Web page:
QUICK DRIVES

Rear-wheel drive Hu­racán sets the pace

Ignition - - Contents Table 0f - BY MARK HACK ING

2016 Lam­borgh­ini Hu­racán LP580-2 2016 As­ton Martin DB9 GT 2016 Porsche Boxster Spy­der 2016 Kia Optima + 5IVE more!

When a car man­u­fac­turer

launches a high­per­for­mance model, they of­ten choose a race track as the stage. This is com­mon. What is un­com­mon is for the man­u­fac­turer to en­cour­age all the par­tic­i­pants to drift said model around the race­track. Yet, this is pre­cisely how Lam­borgh­ini en­cour­aged jour­nal­ists to sam­ple the Hu­racán LP 5802 – from a side­ways per­spec­tive.

Ac­cord­ing to Mau­r­izio Reg­giani, di­rec­tor of R&D for the Ital­ian brand, this is the rea­son why the lat­est su­pers­ports car to join the Lam­borgh­ini fleet and Hu­racán fam­ily specif­i­cally is dif­fer­ent from the orig­i­nal: For the sheer fun of it. “[All-wheel drive] will be, ev­ery time, faster than twowheel drive,” he notes. “But to drift [an all-wheel drive], you must be a very good driver. With this car, ev­ery­thing is done to ar­rive at this con­di­tion [i.e. fully side­ways] with­out be­ing at the limit.”

In other words, the LP 580-2 en­ables driv­ers of, ahem, less than ra­zor-sharp skills to toss the car side­ways with­out toss­ing it into the weeds. The key to this fa­cil­ity comes down to a few key dif­fer­ences be­tween the Hu­racán LP 580-2 and its pre­de­ces­sor, the LP 610-4.

There is, of course, the switch from all-wheel to rear-wheel drive. But the lat­est Hu­racán is also lighter (by 33 kg) and less pow­er­ful (by 30 hp). The LP 580-2 could have ac­com­mo­dated the same horse­power from the 5.2L V10, but this would’ve made the car more of a hand­ful. Weight dis­tri­bu­tion has also shifted slightly; in the new car, 60 per cent of its mass is at the back.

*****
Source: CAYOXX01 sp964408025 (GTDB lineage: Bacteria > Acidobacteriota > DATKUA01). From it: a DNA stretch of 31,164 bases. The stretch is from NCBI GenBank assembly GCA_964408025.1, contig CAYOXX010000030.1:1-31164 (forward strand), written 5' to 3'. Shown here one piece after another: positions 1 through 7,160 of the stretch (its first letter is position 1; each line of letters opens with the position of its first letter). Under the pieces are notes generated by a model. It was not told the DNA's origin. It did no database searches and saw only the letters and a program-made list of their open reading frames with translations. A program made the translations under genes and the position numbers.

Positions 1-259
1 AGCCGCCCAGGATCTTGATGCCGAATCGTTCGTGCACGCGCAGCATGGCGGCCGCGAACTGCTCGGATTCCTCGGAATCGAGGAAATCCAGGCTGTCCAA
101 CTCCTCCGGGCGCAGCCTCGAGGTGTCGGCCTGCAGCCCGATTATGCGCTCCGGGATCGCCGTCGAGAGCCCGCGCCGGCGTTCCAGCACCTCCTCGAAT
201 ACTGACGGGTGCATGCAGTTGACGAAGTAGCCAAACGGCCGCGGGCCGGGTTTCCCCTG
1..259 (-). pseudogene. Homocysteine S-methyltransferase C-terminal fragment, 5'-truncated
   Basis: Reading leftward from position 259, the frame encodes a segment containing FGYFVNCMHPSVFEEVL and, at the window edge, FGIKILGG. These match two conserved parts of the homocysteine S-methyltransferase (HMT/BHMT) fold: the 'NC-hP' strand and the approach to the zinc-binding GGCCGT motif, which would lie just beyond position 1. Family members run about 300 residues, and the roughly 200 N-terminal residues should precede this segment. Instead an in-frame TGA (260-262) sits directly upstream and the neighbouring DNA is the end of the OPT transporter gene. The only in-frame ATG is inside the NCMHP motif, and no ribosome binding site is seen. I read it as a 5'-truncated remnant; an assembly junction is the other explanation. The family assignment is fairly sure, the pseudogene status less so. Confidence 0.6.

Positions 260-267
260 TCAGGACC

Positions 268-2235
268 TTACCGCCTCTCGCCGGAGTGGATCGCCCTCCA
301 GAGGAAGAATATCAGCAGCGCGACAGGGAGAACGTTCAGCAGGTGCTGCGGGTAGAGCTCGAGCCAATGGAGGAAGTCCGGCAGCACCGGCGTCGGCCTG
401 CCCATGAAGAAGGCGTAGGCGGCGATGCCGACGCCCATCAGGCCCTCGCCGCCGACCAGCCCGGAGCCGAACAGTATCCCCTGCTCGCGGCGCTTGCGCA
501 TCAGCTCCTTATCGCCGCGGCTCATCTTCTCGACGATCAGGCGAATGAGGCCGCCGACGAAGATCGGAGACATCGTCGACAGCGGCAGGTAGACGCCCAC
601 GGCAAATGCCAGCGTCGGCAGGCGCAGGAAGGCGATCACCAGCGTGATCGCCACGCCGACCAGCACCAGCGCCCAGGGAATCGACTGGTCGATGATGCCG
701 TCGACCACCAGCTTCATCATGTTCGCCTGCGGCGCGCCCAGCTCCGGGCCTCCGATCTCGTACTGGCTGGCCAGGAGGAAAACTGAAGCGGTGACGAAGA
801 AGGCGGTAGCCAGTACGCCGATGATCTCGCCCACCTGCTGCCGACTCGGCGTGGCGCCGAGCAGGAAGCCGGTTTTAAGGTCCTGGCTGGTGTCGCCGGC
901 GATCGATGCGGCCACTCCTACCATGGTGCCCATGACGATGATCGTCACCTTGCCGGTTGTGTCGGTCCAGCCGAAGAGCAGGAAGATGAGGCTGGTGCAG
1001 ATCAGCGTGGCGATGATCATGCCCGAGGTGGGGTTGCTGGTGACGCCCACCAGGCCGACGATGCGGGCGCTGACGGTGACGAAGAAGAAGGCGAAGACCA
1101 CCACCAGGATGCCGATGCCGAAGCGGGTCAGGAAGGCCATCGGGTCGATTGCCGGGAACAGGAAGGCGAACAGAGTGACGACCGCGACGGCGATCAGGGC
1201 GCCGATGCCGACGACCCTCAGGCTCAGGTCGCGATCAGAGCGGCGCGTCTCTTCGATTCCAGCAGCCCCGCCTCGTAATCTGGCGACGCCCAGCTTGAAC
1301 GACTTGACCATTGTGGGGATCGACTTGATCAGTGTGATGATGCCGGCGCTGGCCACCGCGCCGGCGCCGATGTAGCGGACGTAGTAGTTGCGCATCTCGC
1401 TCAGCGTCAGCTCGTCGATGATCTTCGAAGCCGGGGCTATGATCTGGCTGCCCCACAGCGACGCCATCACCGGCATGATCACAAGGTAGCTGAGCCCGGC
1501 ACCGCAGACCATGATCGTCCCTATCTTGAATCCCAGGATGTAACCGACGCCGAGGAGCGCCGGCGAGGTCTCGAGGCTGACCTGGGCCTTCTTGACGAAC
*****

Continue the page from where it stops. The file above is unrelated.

On track at the Lo­sail In­ter­na­tional Cir­cuit, th­ese dif­fer­ences com­bined to pro­duce the tar­geted re­sults – namely, long and smoky slides com­ing out of the cor­ners. As our group sent slices of Pirelli rubber off-line at an alarm­ing rate of speed, the Hu­racán stuck to its in­tended path, bend­ing to­wards the apex and ac­com­mo­dat­ing too-early throt­tle in ways the LP 610-4 would never al­low.

On pub­lic roads, at le­gal speeds, on dry pave­ment, the two ver­sions of the Hu­racán would likely seem neg­li­gi­ble – the 610-4 hits 100 km/h in 3.2 sec­onds, for ex­am­ple, while the 580-2 takes just two-tenths longer. But if you like your su­pers­ports cars to be­have like hooli­gans when taken to the near­est closed cir­cuit, the rear-wheel drive it­er­a­tion is just the thing. In fact, it’s so good, you might find your­self ask­ing why Lam­borgh­ini makes all-wheel drive cars in the first place.

"IN OTHER WORDS, THE LP 580-2 EN­ABLES DRIV­ERS OF, AHEM, LESS THAN RA­ZOR-SHARP SKILLS TO TOSS THE CAR SIDE­WAYS WITH­OUT

TOSS­ING IT INTO THE WEEDS."

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